23.5 Degrees Review: The Lost Symbol by Dan Brown Comments - Mania.com


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ProfessorW 9/19/2009 12:37:31 AM

 Great insider's review of The Lost Symbol (I never did find out what that referred to).  My take on the book is that you get exactly what it says on the tin:

- hundreds (and hundreds) of pages of fast-paced action

- cool codes

- hokey ancient mysteries

- quirky (and bad) use of language and grammar and lots and LOTS of italics and CAPITALS

- the familiar Brown universe (familiar also extends to those writers who so obviously influenced Brown: Sebastian Junger"s The Perfect Storm for how drowning works and Thomas Harris' Red Dragon for nasty, full-body tatooed baddies)

In the end, what does it all MEAN?  It means Brown and the Washington Tourist Board are going to make a shedload of money from the book and the movie.  ... and just maybe there'll be an epidemic of self-castration this Fall.  After 550 pages, I was myself thinking of reaching for the knife.  I only wish Jason Kaufman had...

RogerXXII 9/19/2009 10:16:01 AM

 Since many of you have read this stuff, I don't have to suffer needlessly, and I can simply ask:

Is it true that there is some discussion of Nicolas Flamel, within that ocean of pages, and is it at all accurate?

StellaMaris 9/19/2009 12:03:58 PM

No, he doesn't mention Flamel (I would have definitely noted it if he had), although he refers to Alchemy tangentially in some of the discussions (mostly in the context of it being an "Ancient Mystery"). As far as accuracy is concerned... some of the concepts/locations/events Brown uses as literary devices do indeed exist, although not necessarily in the way that he presents them. Does that count?

For the avoidance of doubt, just because I note some of Brown's alleged sources in the above review, this doesn't mean that I endorse them or even believe in them.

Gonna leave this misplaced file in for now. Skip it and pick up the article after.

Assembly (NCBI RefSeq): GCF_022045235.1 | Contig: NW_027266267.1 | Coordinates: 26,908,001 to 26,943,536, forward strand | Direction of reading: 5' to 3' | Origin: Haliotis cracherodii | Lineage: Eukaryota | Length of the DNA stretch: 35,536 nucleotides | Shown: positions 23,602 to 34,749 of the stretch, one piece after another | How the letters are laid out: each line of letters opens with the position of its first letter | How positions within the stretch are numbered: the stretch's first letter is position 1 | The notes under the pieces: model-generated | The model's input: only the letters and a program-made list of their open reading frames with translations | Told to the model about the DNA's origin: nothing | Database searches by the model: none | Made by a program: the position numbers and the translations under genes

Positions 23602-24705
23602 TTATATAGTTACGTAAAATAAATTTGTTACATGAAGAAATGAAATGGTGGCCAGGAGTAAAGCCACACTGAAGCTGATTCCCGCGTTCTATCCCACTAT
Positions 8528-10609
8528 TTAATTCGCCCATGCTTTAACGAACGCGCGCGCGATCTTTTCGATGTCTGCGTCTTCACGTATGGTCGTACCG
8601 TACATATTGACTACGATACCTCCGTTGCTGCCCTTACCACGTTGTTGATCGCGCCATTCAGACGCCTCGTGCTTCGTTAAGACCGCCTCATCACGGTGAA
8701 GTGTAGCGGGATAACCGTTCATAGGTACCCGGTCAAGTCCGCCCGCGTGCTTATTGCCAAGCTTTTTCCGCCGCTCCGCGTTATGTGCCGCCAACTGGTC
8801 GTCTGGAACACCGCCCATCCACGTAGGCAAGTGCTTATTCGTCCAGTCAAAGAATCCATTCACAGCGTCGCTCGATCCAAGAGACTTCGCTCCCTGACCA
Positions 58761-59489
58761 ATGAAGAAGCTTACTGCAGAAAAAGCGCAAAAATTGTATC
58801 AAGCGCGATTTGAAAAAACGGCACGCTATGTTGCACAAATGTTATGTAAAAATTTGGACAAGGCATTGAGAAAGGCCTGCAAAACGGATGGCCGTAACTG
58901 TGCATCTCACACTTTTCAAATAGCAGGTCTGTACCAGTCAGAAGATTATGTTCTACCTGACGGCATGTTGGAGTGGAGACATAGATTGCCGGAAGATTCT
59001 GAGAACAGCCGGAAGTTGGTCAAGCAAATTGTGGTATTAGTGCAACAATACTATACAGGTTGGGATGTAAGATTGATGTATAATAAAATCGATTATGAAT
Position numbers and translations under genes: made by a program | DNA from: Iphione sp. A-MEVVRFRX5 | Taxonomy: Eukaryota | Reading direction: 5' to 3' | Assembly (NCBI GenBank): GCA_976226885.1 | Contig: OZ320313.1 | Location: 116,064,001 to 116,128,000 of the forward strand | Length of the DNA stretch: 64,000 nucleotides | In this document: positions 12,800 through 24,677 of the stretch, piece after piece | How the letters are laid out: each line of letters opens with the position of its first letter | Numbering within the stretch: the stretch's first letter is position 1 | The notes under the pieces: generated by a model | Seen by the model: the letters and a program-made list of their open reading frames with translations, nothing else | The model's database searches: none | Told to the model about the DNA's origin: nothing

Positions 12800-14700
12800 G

I think it's important to remember that this is all fiction...

Squid 9/19/2009 11:40:08 PM

Just thought that I would pass this along... are you aware that there are codes on the covers of both Davinci Code and Lost Symbol?  One of the ones on LS's cover refers to a phone number... that, for the 1st 33 callers, wins a personally signed copy of Lost Symbol.  I encourage you to look at www.thecryptex.com for information on the codes.



ProfessorW 9/20/2009 2:35:09 AM

 Squid, thanks for the link.  I particularly enjoyed the Today interview with DB.

Calibur454 9/20/2009 10:50:36 AM

I have put this one on my christmas list. I'm hoping it is at least as good as the previous two.

As far as movies go I have heard that angels and demons is much better than the davinci code. It is something I'll have to check out when it hits dvd.

abraxas27 9/20/2009 1:20:14 PM

Alchemy - well there's quite a bit of discussion of Isaac Newton's interest in the subject and links to Rosicrucians, talk of transformation of the (handily small) pyramid made of granite and gold by heating it to the Newtonian boiling point of 33 (or perhaps 34) degrees, mention of early alchemists using organic phosphors as thermal markers, et j'en passe et j'en passe, and VITRIOL is written on the wall of a "chamber of reflection" deep below the Capitol building...it's a shimmering, teasing concoction of evocative key-words and great men of mystery...


StellaMaris 9/20/2009 11:55:52 PM

Yes, Brown throws in a few Googled alchemical references, but nothing to do with Flamel. In fact, from the little hints he was dropping, I'm guessing his next book is going to be based around the Rosicrucians. He's done the Illuminati, the Priory of Sion, and now the Freemasons, so it's just a matter of time until he works his way around to the Rosicrucians (you read it here first!). 

Ironically, one of the books I'm reading at the moment is Isaac Newton's Freemasonry: The Alchemy of Science and Mysticism by Alain Bauer (in addition to Michael White's excellent The Last Sorcerer).

Squid - the codes are only on the covers on the US versions of the books, we have different covers over here in the UK. Besides, I have strong aversion to cracking codes and winning contests after what happened the first time:-


ProfessorW 9/26/2009 5:14:33 AM

 What happened to this week's Stella Maris column?  Is something going on behind the scenes?  I think we should be told!

RogerXXII 9/29/2009 8:58:21 AM

 Rumour has it that she was rendered speechless due to "cozying up" to a nefarious character.

Of course, the more realistic answer is that there was a beer shortage in the immediate area, and that there can be no art without beer, which is art.

Happy Michael's day just the same.

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